We posted an article yesterday about a California case published last month where a mechanics lien’s validity was in dispute because of the way the lien claimant identified itself on the lien. That case - Montgomery Sansome LP v. Rezai - was very similar to a California case we wrote about a few months ago – Ball v. Steadfast-BLK.
Those cases presented tiny differences between the identified names of the companies and the companies’ official names. Tiny differences. Trivial differences, some may say.
You may look at these situations and think it’s a stupid mistake that can’t happen to you, but beware. Typographical errors happen, as do misunderstandings. Here are some common mistakes companies make when identifying themselves in a mechanics lien claim.
Not Understanding DBAs and Sole Proprietorships
Are you a company or are you a person? Are you human or are you a dancer?
If you are a sole proprietor, that means you do not have a company. You are an individual doing business as some type of tradename. Oftentimes, your state requires you to file a record of your trade name with the county recorder or with the secretary of state’s office. [pullquote style="right" quote="dark"]Most importantly, however, you want to be consistent between filings, as discussed below.[/pullquote]
Nevertheless, if your name is John Doe, and your operate “Kitchen Specialists,” and this company is not incorporated or organized as any specific business entity, the formal and legal name of your company would be “John Doe doing business as Kitchen Specialists,” or “John Doe d/b/a Kitchen Specialists.”
You want to be careful about identifying yourself as simply “John Doe” on legal documents, or as simply “Kitchen Specialists.” Most importantly, however, you want to be consistent between filings, as discussed below.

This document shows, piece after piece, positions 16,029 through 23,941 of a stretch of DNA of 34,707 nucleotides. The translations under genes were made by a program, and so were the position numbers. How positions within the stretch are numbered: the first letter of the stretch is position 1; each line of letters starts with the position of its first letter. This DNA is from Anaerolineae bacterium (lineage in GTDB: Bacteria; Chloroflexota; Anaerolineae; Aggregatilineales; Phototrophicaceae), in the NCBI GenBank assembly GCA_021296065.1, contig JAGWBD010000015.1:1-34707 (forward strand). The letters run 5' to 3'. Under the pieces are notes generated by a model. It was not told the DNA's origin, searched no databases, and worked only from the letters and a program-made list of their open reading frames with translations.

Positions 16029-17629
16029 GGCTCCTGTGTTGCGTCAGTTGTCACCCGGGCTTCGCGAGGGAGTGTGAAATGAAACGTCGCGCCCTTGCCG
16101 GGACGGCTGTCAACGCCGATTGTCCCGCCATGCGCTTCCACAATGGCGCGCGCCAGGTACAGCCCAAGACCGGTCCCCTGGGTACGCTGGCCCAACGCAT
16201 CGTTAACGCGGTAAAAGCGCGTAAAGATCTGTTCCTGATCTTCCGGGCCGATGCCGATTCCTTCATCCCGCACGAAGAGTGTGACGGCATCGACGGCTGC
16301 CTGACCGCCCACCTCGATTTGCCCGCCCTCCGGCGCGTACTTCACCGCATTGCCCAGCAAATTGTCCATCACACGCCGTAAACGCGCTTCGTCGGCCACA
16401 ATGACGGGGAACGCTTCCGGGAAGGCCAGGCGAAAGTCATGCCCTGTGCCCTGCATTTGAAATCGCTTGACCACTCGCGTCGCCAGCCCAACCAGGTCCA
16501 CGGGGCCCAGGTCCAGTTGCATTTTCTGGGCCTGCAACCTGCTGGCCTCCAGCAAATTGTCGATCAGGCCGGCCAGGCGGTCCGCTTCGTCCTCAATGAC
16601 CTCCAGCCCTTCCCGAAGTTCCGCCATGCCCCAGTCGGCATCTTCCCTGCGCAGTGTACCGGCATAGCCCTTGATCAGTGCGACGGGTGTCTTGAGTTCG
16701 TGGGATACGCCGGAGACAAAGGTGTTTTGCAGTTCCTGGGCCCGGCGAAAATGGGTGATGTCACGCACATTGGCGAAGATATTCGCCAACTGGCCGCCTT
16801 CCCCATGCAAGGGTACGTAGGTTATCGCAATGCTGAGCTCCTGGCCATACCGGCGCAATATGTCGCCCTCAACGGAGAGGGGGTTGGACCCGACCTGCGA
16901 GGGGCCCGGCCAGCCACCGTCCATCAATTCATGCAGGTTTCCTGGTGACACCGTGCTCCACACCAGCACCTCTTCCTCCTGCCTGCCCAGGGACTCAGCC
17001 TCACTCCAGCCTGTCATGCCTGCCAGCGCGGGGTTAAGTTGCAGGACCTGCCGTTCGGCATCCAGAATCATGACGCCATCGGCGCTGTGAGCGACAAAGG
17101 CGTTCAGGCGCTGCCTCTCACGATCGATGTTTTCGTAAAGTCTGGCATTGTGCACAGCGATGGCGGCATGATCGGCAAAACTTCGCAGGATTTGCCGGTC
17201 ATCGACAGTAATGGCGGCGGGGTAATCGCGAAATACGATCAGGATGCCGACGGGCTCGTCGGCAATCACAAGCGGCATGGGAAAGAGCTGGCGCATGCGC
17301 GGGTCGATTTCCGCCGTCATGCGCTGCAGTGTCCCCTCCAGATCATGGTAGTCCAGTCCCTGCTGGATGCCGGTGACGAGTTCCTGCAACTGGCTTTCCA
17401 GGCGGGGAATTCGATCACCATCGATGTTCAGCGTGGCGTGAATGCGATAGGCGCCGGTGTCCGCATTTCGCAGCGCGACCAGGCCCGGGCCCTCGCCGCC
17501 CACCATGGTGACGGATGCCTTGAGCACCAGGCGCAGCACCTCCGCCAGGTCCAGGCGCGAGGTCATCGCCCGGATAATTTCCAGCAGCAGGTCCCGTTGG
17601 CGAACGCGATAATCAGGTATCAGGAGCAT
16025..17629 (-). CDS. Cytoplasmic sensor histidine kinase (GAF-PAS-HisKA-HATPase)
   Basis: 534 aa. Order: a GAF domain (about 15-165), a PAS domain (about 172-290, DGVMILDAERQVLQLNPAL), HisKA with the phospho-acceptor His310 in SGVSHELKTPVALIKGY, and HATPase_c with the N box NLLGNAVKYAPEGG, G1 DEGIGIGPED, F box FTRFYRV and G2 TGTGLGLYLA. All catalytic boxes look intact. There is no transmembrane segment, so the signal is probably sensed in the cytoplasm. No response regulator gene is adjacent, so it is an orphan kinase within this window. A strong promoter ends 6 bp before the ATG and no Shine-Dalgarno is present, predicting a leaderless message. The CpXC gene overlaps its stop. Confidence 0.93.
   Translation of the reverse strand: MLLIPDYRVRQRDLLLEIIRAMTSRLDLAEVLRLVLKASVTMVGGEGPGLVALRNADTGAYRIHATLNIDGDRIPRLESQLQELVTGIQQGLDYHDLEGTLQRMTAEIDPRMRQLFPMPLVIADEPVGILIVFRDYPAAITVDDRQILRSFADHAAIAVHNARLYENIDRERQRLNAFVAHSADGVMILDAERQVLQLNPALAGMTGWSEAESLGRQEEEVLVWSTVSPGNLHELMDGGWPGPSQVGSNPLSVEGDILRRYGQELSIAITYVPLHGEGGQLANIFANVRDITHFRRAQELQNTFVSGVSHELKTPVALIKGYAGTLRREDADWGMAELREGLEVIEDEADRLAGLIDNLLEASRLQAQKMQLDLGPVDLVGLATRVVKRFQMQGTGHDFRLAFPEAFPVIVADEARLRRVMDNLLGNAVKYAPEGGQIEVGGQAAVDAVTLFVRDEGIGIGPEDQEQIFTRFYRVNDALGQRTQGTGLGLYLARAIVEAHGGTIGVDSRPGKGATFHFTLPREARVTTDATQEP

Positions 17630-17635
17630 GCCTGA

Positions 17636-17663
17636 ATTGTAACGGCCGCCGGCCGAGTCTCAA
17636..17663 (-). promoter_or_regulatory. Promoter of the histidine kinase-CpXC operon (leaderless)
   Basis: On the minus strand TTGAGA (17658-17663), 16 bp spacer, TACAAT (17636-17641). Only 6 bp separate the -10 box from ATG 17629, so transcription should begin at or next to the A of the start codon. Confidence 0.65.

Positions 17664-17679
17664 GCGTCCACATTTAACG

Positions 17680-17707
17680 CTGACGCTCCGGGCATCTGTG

Not Putting Your Correct Business Type In Your Name
If you business is an organized entity, and not a sole proprietor, you must know what type of entity you are.
Generally speaking, you are either a Limited Liability Company, a Corporation, a General Partnership, a Limited Partnership, or a Limited Corporation. The name of your company includes this designation or an abbreviation of the designation.
Apple’s legal name is not “Apple.” It is “Apple, Inc.”
If you are a business entity, it can be a fatal mistake to not include your business entity’s designation within your business name.
Not Being Consistent
Where most companies get in trouble with company names is being consistent. Those two California cases analyzed in prior blog posts are a perfect example of this. In those cases, the contractors had identified themselves one way with the California Board of Contractors, but identified themselves slightly differently in the mechanics lien claims.
You can avoid almost all of the problems with misidentifying your company by identifying your company the same way every time. So, be consistent, or be in trouble!